On the statement the Trump campaign issued Jan. 5 about Pence's support, which wasn't true — and the resulting tension between the president and the vice president

It was a campaign statement on Trump campaign letterhead saying, in Donald Trump's words, that Mike Pence fully agrees with me. The quote that stunned the Pence people was "Mike Pence is in total agreement that on Jan. 6, the election should be overturned and he should move it to the House." It was issued on a formal statement.

This is where you start to see the crack in the American democratic system — when the vice president and president are not in sync, and the president starts to speak for other constitutional officers. This is where Pence and his team really go into a bunker mode and they don't even share the letterPence ultimately releases on Jan. 6, explaining his decision to not try to do anything crazy on Jan. 6. They don't even share it with the White House counsel or with Trump. That was the level of tension between the president and the vice president.

On a possible criminal charge of defrauding the U.S. for those who organized the insurrection

It's a well-known part of the U.S. Code, and if someone wants to look it up, it's 18 U.S. Code 371. It means that if you have one or two people conspiring to commit an offense against the United States, to defraud the U.S., then you have committed a crime and you shall be fined or imprisoned for possibly up to five years. This is a crime, and it's been prosecuted many, many times.

On the perils that remain and the threats to our democracy

You have a former president in Donald Trump who refuses to share documents to give any kind of information to an investigation about an insurrection that his friends and allies were part of, at least on the legal and political level, in trying to force the election to be overturned. There is violence and connections that need to be explained at a grassroots level and potentially at a higher level. And these unanswered questions are part of the peril that remains. If we don't have accountability in truth and answers in a democracy, then what kind of democracy is it?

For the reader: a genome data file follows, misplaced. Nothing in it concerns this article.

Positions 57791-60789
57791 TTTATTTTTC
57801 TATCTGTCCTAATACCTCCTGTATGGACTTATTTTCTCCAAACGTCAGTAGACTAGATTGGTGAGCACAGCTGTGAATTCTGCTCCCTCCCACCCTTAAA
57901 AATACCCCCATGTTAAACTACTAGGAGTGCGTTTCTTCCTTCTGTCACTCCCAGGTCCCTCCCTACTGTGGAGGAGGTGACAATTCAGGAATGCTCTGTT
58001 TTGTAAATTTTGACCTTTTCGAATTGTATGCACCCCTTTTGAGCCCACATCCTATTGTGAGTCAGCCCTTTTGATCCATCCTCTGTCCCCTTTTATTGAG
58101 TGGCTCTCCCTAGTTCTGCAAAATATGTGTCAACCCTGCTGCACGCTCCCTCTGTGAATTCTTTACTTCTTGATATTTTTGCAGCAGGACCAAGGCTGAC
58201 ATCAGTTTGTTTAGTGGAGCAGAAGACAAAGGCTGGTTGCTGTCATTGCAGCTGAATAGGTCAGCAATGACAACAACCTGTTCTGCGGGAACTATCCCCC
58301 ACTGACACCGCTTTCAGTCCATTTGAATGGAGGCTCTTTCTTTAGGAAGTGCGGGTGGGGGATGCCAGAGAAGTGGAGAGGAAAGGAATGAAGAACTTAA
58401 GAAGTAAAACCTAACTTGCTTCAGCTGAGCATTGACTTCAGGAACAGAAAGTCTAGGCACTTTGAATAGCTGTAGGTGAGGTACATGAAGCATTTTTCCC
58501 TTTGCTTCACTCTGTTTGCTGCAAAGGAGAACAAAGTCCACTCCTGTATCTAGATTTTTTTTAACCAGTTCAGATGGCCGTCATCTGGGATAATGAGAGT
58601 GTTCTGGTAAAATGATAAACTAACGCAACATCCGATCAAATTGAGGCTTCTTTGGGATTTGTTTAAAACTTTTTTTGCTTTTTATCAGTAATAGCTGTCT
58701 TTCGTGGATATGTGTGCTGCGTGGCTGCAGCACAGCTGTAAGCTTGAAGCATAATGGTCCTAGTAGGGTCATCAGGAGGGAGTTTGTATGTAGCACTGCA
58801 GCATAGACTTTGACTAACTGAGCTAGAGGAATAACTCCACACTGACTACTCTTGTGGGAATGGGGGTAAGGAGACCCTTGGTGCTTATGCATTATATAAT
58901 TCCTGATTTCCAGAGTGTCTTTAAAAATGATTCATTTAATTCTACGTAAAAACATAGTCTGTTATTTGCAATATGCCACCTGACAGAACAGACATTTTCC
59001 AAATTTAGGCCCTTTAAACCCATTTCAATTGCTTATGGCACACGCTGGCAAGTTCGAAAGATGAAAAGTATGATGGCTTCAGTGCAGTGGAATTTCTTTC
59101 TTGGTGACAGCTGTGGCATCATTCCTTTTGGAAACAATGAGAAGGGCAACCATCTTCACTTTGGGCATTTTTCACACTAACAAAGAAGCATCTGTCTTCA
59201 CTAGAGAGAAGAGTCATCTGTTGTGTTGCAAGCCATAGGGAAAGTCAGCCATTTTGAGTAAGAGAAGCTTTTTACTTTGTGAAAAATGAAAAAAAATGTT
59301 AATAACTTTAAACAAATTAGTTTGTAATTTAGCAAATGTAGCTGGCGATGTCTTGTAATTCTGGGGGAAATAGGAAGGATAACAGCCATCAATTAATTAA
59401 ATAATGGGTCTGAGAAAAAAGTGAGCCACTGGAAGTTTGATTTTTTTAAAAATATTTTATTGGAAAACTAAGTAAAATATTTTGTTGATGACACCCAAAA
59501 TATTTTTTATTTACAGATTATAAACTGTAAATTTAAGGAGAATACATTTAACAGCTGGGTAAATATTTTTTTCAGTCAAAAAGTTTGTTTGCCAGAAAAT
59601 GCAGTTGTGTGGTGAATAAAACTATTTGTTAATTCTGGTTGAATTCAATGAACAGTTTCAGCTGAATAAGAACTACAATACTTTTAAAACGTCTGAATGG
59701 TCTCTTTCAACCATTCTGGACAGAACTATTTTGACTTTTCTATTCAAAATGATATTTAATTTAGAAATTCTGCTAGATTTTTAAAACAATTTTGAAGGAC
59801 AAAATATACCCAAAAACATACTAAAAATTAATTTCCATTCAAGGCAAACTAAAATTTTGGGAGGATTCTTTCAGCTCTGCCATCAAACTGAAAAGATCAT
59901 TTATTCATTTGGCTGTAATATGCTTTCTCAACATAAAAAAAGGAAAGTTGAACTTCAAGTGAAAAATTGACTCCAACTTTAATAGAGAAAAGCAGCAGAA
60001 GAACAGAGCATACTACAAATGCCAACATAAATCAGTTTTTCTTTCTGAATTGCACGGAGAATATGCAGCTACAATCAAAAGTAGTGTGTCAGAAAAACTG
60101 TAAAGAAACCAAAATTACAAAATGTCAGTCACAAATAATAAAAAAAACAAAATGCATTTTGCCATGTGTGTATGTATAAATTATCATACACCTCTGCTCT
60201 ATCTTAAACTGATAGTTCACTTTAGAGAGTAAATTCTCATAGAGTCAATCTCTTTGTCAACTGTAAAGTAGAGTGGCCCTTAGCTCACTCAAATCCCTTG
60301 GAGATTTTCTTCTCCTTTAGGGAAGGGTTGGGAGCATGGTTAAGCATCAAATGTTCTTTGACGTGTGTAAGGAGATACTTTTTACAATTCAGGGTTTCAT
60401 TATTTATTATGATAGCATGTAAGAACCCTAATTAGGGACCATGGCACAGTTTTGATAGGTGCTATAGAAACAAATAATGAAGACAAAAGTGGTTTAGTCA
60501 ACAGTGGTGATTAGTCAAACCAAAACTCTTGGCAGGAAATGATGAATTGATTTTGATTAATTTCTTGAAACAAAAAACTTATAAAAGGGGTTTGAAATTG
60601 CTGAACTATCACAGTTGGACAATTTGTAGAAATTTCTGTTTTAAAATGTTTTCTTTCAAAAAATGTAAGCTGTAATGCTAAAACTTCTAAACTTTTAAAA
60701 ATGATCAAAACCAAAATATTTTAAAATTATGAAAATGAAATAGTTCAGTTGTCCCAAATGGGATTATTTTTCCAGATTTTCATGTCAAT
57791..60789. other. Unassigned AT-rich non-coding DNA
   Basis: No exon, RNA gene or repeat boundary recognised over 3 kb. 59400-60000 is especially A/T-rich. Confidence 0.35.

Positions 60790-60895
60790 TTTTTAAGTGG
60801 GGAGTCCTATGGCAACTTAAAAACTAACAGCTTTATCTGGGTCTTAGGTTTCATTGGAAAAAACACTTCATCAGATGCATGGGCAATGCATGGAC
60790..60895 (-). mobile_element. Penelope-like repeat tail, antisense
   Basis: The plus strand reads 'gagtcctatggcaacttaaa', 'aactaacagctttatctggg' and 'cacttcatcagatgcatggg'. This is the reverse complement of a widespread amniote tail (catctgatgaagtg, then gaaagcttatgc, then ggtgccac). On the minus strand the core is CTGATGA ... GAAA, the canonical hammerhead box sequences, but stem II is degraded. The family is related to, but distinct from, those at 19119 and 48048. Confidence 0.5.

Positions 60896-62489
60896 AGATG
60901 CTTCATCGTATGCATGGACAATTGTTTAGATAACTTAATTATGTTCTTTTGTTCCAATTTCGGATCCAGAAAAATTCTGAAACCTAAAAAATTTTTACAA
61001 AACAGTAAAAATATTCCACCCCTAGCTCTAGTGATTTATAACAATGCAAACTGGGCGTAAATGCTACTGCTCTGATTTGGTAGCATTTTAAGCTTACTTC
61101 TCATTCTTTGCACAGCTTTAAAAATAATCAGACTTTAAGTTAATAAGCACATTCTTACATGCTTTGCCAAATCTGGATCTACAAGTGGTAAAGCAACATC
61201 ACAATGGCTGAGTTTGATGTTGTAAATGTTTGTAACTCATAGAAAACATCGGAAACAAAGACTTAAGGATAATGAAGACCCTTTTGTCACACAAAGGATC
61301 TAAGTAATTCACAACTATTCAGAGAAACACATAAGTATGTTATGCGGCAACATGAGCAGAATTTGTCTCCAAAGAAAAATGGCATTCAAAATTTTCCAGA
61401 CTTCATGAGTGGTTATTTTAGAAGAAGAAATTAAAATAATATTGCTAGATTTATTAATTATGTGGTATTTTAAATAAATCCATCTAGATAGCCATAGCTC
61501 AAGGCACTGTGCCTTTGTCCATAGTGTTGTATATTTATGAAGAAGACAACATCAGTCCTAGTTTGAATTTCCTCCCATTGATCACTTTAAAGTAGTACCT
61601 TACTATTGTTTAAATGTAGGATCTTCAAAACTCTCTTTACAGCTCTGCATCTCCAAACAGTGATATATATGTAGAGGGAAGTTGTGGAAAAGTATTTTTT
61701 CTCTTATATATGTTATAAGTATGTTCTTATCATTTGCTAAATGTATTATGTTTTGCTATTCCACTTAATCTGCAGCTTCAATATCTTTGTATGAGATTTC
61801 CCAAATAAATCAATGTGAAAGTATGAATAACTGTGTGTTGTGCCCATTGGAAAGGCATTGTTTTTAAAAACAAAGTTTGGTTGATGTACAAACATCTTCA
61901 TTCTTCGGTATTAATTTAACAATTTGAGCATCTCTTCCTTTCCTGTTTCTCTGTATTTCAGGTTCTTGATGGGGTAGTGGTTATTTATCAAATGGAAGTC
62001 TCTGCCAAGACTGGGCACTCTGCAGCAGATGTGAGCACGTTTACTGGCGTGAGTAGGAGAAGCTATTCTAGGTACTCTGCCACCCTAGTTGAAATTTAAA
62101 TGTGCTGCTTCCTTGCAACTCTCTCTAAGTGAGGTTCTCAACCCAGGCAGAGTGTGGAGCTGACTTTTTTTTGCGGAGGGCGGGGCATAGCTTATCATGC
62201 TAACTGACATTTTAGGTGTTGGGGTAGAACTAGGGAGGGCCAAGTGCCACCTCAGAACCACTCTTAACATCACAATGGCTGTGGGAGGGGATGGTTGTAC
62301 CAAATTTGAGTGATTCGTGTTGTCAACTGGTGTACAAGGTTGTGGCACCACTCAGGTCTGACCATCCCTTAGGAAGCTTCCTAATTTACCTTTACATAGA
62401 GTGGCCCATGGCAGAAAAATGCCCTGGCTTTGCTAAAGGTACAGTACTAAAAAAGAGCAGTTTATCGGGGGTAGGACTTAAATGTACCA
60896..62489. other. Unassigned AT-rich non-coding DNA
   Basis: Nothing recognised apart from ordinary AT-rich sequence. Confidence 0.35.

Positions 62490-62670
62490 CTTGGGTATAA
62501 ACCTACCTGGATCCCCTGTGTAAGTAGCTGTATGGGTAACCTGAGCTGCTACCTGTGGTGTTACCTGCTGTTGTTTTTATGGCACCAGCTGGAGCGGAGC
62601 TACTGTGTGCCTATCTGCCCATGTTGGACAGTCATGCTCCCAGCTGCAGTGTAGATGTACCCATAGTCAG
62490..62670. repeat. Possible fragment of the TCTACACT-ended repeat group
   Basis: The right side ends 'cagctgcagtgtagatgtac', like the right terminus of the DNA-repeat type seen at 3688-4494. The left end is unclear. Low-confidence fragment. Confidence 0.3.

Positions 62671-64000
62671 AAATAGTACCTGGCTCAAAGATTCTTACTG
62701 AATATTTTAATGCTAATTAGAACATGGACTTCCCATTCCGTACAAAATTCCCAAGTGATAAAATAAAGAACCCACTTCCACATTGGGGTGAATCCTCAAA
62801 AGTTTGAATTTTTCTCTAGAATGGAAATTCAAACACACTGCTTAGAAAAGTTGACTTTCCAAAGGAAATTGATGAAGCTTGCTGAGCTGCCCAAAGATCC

There are so many things that we just still don't know. ... What else don't we know about the domestic side of things? The QAnon movement, the Proud Boys, the Oath Keepers seem to be growing by the day across the country. There's a violence and extremism and a lot of the rhetoric now, publicly. You see Trump out there ... he's as active as ever. ... There is a huge effort, whether it's the Arizona "audit" — isn't an audit at all. But the Arizona effort to maybe say Trump won the state. All these Republican-controlled states have people in them, in the Legislature's key leaders who are doing a lot to try to change election laws, change voting rights. And [House Majority Whip] Jim Clyburn ... says in our book that "democracy is on fire" because, on the federal level, Democrats won't break the filibuster and pass voting rights legislation that they all agree on. But Republicans are very busy passing their voting laws in different states. And what I just see on the horizon is a collision of some sort on the voting rights issue and on the foundation of democracy. If the system's not functioning and people aren't accepting reality and pushing to change the laws, who knows what happens next?

Heidi Saman and Thea Chaloner produced and edited this interview for broadcast. Bridget Bentz, Molly Seavy-Nesper and Meghan Sullivan adapted it for the Web.

Copyright 2021 Fresh Air. To see more, visit Fresh Air.